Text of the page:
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20 minutes ago, CGTLH said:

I'd think so. However I don't think any country right now has a "vaccinated only" visitation policy.

Using the Bahamas as an example, a requirement for boarding could be having a valid health visa. However, the Bahamas could be a stop the last day on a seven day sailing. For the health visa a PCR test would need to be taken 5 days before visiting or submit being vaccinated.

In this case you'd be denied boarding for not having a health visa. Business at this point wouldn't be asking for proof of vaccination rather a valid health visa. Same thing as being denied boarding on a fight for not having a health visa.

Exactly I don't see how cruise ships are any different from airlines. 

Take for example American Airlines and El Al Airlines, both of these airlines beginning in June will offer nonstop flights between Miami and Tel Aviv.  Israel requires all inbound passengers from the US be fully vaccinated and it is the responsibility of each airline to check each individuals vaccination status before they board their flight to Tel Aviv.  Although the federal government is responsible for screening all passengers, local government (police) is responsible for securing terminals.  For example whenever a fight breaks out in a terminal it is local police that respond, not federal police. Why is this important?  I think it is important because we don't see Ron DeSantis threatening American Airlines or El Al Airlines with $5,000 dollar fines per occurrence but yet he is picking a fight with cruise lines, it makes no sense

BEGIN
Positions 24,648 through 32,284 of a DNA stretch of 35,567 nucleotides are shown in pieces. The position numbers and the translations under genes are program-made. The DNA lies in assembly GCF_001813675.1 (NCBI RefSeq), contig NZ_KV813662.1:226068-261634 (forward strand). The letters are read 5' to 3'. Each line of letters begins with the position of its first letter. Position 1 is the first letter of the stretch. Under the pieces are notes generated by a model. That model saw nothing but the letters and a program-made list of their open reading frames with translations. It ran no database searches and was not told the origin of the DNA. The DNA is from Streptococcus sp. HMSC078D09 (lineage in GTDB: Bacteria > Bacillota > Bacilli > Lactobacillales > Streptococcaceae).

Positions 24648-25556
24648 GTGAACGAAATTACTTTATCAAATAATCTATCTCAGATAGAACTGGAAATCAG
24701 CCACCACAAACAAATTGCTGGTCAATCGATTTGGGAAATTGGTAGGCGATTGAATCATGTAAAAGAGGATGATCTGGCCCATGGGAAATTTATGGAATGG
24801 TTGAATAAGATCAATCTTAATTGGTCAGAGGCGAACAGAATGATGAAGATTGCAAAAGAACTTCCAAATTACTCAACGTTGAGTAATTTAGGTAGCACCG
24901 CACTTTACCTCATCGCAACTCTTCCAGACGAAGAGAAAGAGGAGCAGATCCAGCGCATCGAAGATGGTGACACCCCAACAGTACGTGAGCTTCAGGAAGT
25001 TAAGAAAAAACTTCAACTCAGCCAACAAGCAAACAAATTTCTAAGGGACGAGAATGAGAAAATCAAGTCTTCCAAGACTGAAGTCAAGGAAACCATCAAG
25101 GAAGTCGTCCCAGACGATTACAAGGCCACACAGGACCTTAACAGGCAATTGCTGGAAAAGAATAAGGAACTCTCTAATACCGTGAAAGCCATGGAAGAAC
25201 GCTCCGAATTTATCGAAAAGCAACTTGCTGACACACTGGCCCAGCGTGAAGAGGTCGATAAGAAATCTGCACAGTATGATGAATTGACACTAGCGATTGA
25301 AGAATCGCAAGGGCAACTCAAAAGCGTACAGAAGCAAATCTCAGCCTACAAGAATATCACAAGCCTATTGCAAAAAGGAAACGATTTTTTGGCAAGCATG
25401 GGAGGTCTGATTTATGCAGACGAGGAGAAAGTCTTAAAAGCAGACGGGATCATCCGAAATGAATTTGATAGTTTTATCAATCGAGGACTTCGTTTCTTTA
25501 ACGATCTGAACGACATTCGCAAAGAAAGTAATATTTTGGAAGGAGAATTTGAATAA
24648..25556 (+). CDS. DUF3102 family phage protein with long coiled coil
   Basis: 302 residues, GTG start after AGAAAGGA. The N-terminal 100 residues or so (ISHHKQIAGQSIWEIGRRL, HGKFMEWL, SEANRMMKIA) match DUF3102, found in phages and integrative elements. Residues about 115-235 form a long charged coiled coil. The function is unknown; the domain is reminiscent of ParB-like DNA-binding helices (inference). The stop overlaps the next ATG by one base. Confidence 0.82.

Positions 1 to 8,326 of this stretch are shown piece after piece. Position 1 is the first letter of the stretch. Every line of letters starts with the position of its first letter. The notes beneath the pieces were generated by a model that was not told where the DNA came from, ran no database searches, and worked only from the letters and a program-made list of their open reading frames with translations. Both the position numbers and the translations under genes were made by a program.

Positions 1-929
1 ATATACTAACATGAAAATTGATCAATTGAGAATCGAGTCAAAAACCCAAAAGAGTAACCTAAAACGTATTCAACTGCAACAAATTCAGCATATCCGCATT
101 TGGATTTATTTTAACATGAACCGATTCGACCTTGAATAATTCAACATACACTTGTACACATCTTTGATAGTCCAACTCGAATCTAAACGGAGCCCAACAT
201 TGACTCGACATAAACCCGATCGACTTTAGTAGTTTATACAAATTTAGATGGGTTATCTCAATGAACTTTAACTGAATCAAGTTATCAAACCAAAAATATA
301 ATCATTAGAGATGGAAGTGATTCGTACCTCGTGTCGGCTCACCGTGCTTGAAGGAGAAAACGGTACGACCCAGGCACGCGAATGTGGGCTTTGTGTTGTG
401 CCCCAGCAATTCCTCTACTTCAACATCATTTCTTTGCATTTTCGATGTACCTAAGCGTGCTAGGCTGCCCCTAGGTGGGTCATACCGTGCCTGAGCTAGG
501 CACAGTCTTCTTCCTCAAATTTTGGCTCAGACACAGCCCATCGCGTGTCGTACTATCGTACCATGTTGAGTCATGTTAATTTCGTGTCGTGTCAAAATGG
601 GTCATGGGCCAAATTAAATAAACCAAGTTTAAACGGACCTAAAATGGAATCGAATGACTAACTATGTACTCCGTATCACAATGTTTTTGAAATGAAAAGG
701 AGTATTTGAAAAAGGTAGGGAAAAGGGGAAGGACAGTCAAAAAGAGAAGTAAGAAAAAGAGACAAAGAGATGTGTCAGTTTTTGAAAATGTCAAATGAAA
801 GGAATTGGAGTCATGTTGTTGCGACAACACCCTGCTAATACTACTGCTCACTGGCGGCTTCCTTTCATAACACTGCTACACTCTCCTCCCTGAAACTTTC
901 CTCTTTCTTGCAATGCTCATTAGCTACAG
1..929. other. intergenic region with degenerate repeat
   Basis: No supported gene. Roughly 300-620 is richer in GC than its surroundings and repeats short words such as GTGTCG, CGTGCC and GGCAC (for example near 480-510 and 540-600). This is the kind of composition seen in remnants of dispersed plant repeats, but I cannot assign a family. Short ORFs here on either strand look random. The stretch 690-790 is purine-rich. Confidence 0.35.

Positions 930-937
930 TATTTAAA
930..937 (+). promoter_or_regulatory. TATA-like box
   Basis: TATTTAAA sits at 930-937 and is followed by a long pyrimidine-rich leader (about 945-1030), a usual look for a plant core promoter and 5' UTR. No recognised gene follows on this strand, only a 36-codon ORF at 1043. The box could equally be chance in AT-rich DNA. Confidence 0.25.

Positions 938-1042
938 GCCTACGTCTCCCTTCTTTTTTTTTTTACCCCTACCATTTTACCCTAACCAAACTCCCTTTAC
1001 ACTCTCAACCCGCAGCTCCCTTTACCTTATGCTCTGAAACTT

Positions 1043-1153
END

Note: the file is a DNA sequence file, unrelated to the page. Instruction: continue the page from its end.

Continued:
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1 hour ago, wordell1 said:

The Sun Sentinal may be the worst newspaper in America.  The FL law doesn't even allow for this and it is wrong for them to suggest that he "won't hesitate to send in troopers". The most that Desantis can do is fine Celebrity $5000 per occurance.

Just to be clear, @JeffB didn't write what's in the Sun Sentinel article. I think Ron Desantis has stepped in it on his ban. Not only is it stupid, while he can make the case it's lawful, it is patently obvious it isn't. 

BTW, The Miami Herald is the worst newspaper in America. ?

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37 minutes ago, CGTLH said:

I'd think so. However I don't think any country right now has a "vaccinated only" visitation policy.